Referential and spatial loci

A characteristic of sign languages studied to date, including DGS, is that in discourse referents are associated with specific locations in the sign space. This process is referred to as “establishing a referent” or “nominal establishment” in the literature (Lillo-Martin 2002: 246; cf. also Bellugi et al. 1990). The locations selected are called loci (also: referential or R-loci, cf. Bellugi et al. 1990: 16; Lillo-Martin 2002: 245). Various linguistic means can be used to establish referential and spatial loci (cf. section and Table 3.6 below for an overview). Once referential loci have been established, the loci can be used to mark verbal agreement (see section Further, picking out the same loci in a particular discourse indicates referential identity (co-reference) (cf. section


The grammatical information encoded in verbal morphology of sign languages like DGS (Happ & Vorkoper 2006) or ASL (Lillo-Martin 1999: 536) includes agreement with the object, or the subject and the object, aspect, and location. For example in (29) (cf. Gluck & Pfau 1998: 8) the DGS verb give agrees with the subject and the indirect object (via beginning/final points of the path movement), with the direct object (via handshape), and is modified for aspect (via multiple reduplication). In DGS, verbs are not overtly marked for tense. Temporal adver- bials like future, yesterday, and now are used to express the time of an event or activity (Happ & Vorkoper 2006: 117f.). As illustrated in (29) these adverbials always appear sentence-initially and are not repeated in the course of the narrative or dialogue so long as the information remains the same.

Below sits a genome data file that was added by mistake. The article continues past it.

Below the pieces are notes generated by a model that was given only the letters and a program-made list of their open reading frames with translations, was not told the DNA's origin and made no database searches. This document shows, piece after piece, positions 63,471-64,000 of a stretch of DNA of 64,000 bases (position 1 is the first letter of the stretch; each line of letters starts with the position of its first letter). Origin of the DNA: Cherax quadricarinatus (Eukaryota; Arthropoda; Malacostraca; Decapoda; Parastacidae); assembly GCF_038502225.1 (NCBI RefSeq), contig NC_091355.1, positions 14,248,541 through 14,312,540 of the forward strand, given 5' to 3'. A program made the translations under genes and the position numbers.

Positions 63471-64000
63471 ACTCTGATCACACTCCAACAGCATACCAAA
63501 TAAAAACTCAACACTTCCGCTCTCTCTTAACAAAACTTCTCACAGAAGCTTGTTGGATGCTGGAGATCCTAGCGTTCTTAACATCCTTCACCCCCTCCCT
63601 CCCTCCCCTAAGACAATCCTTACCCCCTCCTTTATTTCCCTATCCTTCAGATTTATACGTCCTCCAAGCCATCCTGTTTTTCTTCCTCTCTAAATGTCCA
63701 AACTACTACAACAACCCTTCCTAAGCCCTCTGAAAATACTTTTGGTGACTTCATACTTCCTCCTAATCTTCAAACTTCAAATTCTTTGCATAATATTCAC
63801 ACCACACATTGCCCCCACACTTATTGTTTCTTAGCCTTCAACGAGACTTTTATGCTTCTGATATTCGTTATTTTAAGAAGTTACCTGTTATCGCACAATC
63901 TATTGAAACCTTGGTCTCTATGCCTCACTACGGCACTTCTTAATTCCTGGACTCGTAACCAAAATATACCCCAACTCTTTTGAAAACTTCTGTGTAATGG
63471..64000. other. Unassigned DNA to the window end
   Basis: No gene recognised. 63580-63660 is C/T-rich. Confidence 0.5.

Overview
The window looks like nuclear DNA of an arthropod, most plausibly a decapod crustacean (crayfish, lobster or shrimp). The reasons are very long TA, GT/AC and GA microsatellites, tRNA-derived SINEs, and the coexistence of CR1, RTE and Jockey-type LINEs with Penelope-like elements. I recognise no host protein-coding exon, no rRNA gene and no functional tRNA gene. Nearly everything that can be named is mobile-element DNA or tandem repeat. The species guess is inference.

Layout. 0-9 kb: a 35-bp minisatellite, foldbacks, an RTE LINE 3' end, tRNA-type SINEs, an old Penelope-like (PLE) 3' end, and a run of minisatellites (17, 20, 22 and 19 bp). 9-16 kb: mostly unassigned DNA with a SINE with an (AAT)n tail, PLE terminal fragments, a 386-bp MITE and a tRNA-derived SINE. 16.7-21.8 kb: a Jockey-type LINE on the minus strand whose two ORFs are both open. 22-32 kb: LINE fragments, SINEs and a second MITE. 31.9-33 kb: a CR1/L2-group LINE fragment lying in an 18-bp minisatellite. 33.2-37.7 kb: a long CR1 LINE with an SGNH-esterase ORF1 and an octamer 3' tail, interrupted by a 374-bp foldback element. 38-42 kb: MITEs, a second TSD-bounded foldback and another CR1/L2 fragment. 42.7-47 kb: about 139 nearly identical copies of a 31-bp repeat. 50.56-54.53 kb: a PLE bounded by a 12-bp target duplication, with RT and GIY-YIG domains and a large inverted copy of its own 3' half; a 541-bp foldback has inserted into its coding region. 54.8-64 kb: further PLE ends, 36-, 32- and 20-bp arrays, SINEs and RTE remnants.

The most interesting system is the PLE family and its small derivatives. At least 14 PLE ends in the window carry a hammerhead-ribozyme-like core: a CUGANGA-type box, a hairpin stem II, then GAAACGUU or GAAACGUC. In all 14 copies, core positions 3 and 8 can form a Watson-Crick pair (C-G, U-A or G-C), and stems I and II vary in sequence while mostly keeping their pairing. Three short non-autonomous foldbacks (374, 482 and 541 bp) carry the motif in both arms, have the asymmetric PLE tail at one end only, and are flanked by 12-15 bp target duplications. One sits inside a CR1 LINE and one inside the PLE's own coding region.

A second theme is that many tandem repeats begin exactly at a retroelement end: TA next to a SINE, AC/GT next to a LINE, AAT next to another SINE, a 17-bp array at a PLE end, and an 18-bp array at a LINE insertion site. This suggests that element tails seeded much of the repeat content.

One issue that has been subject to debate in sign language research concerns the distinction of verb classes in relation to the grammatical information encoded. One basic criterion that is used to distinguish verb types concerns lexical specification of the beginning and end points of the movement component in the phonological structure of verb forms (compare Table 3.1). While the lexical entries for some verbs (so-called plain verbs) contain the information about their modulation in space, the forms of other verbs are determined by referential or spatial features of the arguments they encode (so-called agreement and spatial verbs respectively). The main characteristics of these verb types are described in the following sections.

Table 3.1: Verb types in DGS.

Verb type


Plain verbs

- lexically specified for initial/final locations

Agreement verbs

  • - initial/final locations change in relation to
  • - the object or
  • - the subject and the object

Spatial verbs

  • - initial/final locations change in relation to spatial locations
  • - handshape changes in relation to subject features
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